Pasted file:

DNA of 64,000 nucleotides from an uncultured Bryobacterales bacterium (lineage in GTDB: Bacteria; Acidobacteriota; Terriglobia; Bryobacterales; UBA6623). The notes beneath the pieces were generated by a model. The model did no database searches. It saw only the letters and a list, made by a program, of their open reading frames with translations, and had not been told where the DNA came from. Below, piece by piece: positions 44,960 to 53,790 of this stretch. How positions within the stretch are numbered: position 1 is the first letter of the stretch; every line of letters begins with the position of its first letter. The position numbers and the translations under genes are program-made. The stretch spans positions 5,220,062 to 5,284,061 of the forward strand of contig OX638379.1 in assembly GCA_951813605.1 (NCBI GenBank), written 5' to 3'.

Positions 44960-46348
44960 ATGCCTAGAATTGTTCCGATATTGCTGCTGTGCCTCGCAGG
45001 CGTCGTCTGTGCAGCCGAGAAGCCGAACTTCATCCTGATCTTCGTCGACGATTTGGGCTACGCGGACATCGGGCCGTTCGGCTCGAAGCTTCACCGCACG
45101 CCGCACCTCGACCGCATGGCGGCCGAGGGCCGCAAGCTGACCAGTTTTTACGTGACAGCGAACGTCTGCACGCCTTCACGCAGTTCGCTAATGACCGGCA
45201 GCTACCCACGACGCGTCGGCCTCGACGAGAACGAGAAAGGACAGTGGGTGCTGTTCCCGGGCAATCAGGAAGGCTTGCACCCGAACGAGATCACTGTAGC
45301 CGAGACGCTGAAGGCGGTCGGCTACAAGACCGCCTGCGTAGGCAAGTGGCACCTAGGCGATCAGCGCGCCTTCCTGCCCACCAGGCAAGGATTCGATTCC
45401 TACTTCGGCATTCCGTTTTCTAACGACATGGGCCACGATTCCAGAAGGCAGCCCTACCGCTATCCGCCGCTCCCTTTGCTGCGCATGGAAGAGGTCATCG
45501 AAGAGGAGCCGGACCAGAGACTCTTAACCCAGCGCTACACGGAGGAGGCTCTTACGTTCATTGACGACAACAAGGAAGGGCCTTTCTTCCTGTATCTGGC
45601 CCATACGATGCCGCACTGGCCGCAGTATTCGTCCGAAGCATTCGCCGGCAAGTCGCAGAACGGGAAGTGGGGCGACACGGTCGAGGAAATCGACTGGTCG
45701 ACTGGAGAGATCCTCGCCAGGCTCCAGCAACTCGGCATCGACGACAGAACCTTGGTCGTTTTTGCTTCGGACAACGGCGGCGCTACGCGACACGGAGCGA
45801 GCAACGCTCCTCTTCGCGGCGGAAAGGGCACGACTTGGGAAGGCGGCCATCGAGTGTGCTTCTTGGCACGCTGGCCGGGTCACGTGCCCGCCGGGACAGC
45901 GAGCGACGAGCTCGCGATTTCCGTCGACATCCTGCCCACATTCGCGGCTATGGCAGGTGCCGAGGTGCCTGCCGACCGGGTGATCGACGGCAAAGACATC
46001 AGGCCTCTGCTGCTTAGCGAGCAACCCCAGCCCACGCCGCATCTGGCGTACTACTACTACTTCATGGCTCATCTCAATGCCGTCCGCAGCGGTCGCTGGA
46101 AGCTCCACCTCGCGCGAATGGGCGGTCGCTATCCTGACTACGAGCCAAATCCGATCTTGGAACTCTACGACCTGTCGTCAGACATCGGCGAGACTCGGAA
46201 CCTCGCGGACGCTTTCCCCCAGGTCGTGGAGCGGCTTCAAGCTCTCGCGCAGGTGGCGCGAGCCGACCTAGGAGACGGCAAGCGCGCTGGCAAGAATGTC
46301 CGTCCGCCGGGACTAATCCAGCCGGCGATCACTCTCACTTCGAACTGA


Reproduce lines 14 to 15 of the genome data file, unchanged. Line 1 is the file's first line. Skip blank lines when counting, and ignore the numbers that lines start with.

46001 AGGCCTCTGCTGCTTAGCGAGCAACCCCAGCCCACGCCGCATCTGGCGTACTACTACTACTTCATGGCTCATCTCAATGCCGTCCGCAGCGGTCGCTGGA
46101 AGCTCCACCTCGCGCGAATGGGCGGTCGCTATCCTGACTACGAGCCAAATCCGATCTTGGAACTCTACGACCTGTCGTCAGACATCGGCGAGACTCGGAA